IMG_0178This is the fourteenth episode of the Blind Tiger Podcast, recorded on October 18th, 2013.  In this episode Mike, Jesse, and I get in the spirit of the season and celebrate Halloween in the best possible way, by drinking a bunch of beers.

We discuss a plethora of news items from the local to the international.  We discuss the very exciting and controversial sale of Boulevard Brewing to Duvel and whether Boulevard can still be considered a craft brewery.  We dive deep into the cultural zeitgeist and attempt to determine why beer is considered so blue collar in American to the point of being treated as a second class alcohol while wine is considered the beverage of the divinely élite.

This episode we start out with the following question to get our panel chatting.  The question is: If you could incorporate a particular beer in a horror film what would be the beer and the film and why choose that combination?

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Show Notes:

Beer News:

  • Yuengling to offer new flavors (of ice cream).
  • New York passes legislation legalizing farm cideries.
  • Boston Beer’s fastest growing beverage not beer.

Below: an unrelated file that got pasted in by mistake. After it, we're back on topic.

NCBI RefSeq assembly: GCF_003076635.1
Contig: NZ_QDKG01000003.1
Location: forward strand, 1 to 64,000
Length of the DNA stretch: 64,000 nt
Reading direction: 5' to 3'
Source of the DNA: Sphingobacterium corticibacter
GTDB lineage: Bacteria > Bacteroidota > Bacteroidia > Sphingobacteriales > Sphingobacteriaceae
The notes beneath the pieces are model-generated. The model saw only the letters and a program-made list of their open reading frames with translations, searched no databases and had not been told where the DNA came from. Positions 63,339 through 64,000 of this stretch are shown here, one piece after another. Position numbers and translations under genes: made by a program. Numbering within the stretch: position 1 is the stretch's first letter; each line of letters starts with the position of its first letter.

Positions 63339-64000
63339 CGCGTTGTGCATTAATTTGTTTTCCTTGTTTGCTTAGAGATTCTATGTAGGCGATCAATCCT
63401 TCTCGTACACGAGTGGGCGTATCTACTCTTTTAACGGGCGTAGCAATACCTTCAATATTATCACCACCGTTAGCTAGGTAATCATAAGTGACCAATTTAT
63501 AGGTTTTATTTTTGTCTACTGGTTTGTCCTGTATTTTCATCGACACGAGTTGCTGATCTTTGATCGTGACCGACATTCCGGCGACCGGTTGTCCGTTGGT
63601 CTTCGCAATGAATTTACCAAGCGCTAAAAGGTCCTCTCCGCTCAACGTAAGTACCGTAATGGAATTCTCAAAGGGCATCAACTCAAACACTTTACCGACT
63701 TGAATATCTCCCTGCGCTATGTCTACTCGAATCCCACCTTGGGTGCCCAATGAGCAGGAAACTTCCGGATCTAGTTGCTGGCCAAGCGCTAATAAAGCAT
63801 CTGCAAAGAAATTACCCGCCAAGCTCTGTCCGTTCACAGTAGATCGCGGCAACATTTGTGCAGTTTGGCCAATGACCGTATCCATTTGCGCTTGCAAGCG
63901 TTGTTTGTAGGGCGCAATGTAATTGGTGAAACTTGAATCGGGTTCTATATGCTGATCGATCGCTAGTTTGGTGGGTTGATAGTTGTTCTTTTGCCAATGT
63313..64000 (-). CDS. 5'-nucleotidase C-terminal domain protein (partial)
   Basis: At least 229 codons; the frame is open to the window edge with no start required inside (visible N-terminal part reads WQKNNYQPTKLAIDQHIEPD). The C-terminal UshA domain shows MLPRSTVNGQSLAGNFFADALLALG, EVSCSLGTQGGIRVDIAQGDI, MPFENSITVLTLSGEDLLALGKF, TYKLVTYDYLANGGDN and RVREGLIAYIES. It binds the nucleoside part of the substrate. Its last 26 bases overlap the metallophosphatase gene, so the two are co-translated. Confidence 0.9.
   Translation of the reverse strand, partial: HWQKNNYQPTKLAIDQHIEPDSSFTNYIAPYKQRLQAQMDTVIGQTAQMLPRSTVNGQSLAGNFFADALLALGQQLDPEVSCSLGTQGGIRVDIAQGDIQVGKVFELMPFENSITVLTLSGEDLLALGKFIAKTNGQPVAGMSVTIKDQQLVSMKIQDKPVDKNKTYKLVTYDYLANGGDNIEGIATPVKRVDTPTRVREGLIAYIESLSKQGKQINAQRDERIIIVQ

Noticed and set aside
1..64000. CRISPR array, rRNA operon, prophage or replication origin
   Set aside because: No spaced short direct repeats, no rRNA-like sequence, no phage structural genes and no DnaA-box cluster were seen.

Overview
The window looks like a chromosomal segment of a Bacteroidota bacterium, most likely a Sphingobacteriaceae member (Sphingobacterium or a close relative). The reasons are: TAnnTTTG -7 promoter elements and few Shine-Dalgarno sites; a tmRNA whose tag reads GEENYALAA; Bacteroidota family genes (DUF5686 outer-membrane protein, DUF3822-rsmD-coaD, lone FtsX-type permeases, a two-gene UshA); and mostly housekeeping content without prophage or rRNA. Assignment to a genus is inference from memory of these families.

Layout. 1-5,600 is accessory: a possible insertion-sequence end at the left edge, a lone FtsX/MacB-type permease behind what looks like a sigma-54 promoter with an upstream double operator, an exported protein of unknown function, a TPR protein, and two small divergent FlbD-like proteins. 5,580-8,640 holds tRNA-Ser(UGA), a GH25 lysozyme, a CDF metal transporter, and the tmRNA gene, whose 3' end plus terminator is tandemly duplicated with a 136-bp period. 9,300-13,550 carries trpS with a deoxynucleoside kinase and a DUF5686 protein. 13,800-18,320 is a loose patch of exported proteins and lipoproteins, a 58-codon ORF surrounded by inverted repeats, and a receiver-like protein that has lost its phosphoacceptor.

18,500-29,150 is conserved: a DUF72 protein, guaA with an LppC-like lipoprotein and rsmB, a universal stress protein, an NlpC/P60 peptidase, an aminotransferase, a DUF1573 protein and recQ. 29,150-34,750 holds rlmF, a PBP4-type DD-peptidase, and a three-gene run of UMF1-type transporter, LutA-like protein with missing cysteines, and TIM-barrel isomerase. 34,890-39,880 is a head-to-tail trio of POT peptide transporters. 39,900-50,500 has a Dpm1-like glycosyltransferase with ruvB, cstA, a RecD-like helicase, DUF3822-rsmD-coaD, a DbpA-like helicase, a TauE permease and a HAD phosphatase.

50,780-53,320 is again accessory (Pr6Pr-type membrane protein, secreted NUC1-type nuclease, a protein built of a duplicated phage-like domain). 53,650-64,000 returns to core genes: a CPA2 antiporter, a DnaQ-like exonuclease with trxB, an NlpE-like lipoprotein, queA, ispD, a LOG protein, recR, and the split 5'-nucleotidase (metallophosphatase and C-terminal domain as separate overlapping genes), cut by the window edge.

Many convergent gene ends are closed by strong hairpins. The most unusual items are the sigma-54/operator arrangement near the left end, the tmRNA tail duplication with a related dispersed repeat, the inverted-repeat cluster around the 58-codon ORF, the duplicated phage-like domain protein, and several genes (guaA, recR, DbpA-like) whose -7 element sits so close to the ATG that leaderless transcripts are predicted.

• Boulevard Brewing sold to Duvel. 
  • Stone Brewing responds poorly to Boulevard Sellout. 

GABF 2013 Awards:

Mike, Jesse, and I discuss the local winners of the Great American Beer Festival as well as general results, themes and trends that appear to be happening in the American craft beer scene.

Beer vs Beer:

Mike’s Choice: Springhouse’s Big Gruesome Chocolate Peanut Butter Stout

Rob’s Choice:Great Lakes Brewing Company’s Nosferatu

Beer vs Wine: The Social Stigma:

I recently watched an interview with renowned craft beer connoisseur, critic, and advocate Garrett Oliver. He spent a few moments discussing his thoughts of beer versus wine. He pointed out that when people think of drinking wine they imagine purchasing a bottle of fine wine with an excellent vintage from a cicerone at a fancy restaurant. The reality is that this is 10% of the wine market. The overwhelming majority of wine sales come in the form of a box or a large jug of mass-market wine. Conversely when people think of beer they think of drinking Bud Light to the point of being disorderly before a football game and not the around 10% of the market that is the growing craft beer market. In wondering why beer is considered lowbrow and wine the classiest of beverages Mike, Jesse, and I take a stab at why this is the case.

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